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Habakkuk’s deep desire for God-honoring justice and his strong negative reaction to its absence make his book all too relevant to contemporary readers. Inundated as we are with disturbing news and images from around the world, the sheer scale of the problem will appear overwhelming if we do not view it in light of the gospel. Furthermore, Habakkuk’s awareness of his own moral shortcomings and those of his compatriots show that the problem of sin is deeply rooted in human nature, and so includes all of us. But despite the gravity of the situation in Judah and beyond its borders, God’s answers to the prophet’s exasperated prayers bring him from a state of doubt and despair to one of firm faith and joy, even before anything has changed in Judah or abroad.

Three elements of this short book stand out for both their contribution to the prophet’s spiritual reorientation and their potential to guide our attitudes, actions, and expectations in a world that seems as unhinged and self-destructive as the ancient Near East in the late seventh century BC.

1. God is not indifferent to injustice in Judah.

This truth amounts to a direct rebuttal of what seems to be Habakkuk’s assumption at the beginning of the book. He does not go so far as to accuse God of injustice, but unless God does something, that conclusion appears to be inevitable (Hab. 1:2–4). God’s response to the prophet is patient and instructive. His commitment to bring judgment against sinful Judah (Habakkuk’s initial concern) shows that His covenantal commitment to His people does not guarantee their immunity to sin’s consequences. God is not indifferent to injustice.

But when God reveals to the prophet that He will use the Babylonians to punish Judah, Habakkuk is again mystified. Presuming that Judah is “more righteous” than Babylon (Hab. 1:13), he implies that if God were to allow this, this too would be to countenance evil (Hab. 1:13).

2. God is not indifferent to injustice in Babylon.

God’s lengthy response to Habakkuk’s charge in chapter 2 demonstrates that the Lord is fully aware of Babylon’s guilt—even before it attacks Judah. God lays out in detail the profound pride, violence, and self-glorification that drove Babylon-as-empire to dominate as much of the ancient Near East as possible. Summarized in Habakkuk 2:5, the empire is condemned for violently plundering other nations in order to enrich itself (Hab. 2:6–13) and using every means at its disposal to take what it wanted from other nations (Hab. 2:15–17), all the while attributing its success to false gods (Hab. 2:18–19).

Over against Babylon’s project of global domination, the Lord asserts that breathtaking judgment is about to fall on the empire. But God’s intervention will do more than repay Babylon for its sins, thereby addressing Habakkuk’s second concern. God promises nothing less than to establish His saving rule worldwide, so that the earth will be filled with knowledge of Him (Hab. 2:14). This leads to the third element of God’s response to Habakkuk.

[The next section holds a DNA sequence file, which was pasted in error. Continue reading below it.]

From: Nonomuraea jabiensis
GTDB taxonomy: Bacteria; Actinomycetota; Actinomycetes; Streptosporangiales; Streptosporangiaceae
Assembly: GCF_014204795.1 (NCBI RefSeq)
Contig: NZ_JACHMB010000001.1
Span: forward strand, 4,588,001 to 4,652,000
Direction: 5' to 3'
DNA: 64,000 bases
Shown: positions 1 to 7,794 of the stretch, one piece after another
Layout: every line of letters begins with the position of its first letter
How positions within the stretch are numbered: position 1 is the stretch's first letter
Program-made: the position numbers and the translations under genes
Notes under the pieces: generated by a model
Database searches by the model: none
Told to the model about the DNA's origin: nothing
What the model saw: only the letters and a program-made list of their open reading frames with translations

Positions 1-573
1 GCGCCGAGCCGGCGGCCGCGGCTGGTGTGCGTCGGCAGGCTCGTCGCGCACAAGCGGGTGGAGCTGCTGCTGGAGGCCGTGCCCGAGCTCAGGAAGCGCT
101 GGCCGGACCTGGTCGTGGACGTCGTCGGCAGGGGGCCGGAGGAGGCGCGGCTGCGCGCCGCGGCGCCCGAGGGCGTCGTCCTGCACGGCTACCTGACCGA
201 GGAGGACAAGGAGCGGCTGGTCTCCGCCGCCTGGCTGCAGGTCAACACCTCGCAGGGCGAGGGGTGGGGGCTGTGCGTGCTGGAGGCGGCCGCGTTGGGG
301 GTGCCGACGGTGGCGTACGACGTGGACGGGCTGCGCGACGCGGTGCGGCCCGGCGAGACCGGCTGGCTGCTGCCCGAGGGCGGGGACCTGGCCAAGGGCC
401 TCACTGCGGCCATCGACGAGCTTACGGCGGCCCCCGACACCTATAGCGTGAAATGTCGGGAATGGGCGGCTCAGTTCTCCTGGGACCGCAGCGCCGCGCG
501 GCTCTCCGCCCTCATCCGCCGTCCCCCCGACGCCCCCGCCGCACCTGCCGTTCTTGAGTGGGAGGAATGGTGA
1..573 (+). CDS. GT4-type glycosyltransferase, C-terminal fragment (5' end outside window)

3. Faith in God brings peace and leads to life.

Even before God unpacks the promise of Habakkuk 2:14 in particular in chapter 3, showing that His perfect justice and His surprising grace will punish sinners and remove sin once and for all (Hab. 3:3–15), His promise of full justice and salvation has begun to reorient the prophet (Hab. 3:2). This reorientation is completed by the bold vision of God’s arrival to save and to judge in what follows.

Two results of the message that God will fully judge sin and fully save His people are particularly relevant to Habakkuk and his readers. First, this truth reaches Habakkuk’s very heart and brings about a complete transformation of his outlook. His exasperation and doubt are replaced by a calm confidence that takes God at His word and sees by faith the purification and perfection of all creation. In this new state of heart and mind, the prophet can wait patiently for God to fulfill His promises in the ways and at the times He has sovereignly determined.

Second, the saving, redemptive justice that God will bring to those who trust His gracious promises (Hab. 2:4) ultimately leads to life. The soaring language of chapter 3 presents God’s saving intervention as a second exodus that liberates God’s people not so much from Babylon’s clutches as from the condemnation and servitude that are the result of their sin. This is only possible through the Messiah (Hab. 3:13), whom God sent to suffer on behalf of His people and exalted by raising Him from the dead (Acts 17:3).

Habakkuk’s message is a definitive response to the problem of sin that so troubled the prophet. The life, death, and resurrection of Jesus Christ reveal both the certainty of God’s final victory over evil and the possibility of salvation through His Messiah. In light of these truths, we can celebrate God’s patience in withholding judgment and do our utmost to bring the gospel to the ends of the earth until His return (2 Peter 3:9).

This article is part of the Every Book of the Bible: 3 Things to Know collection.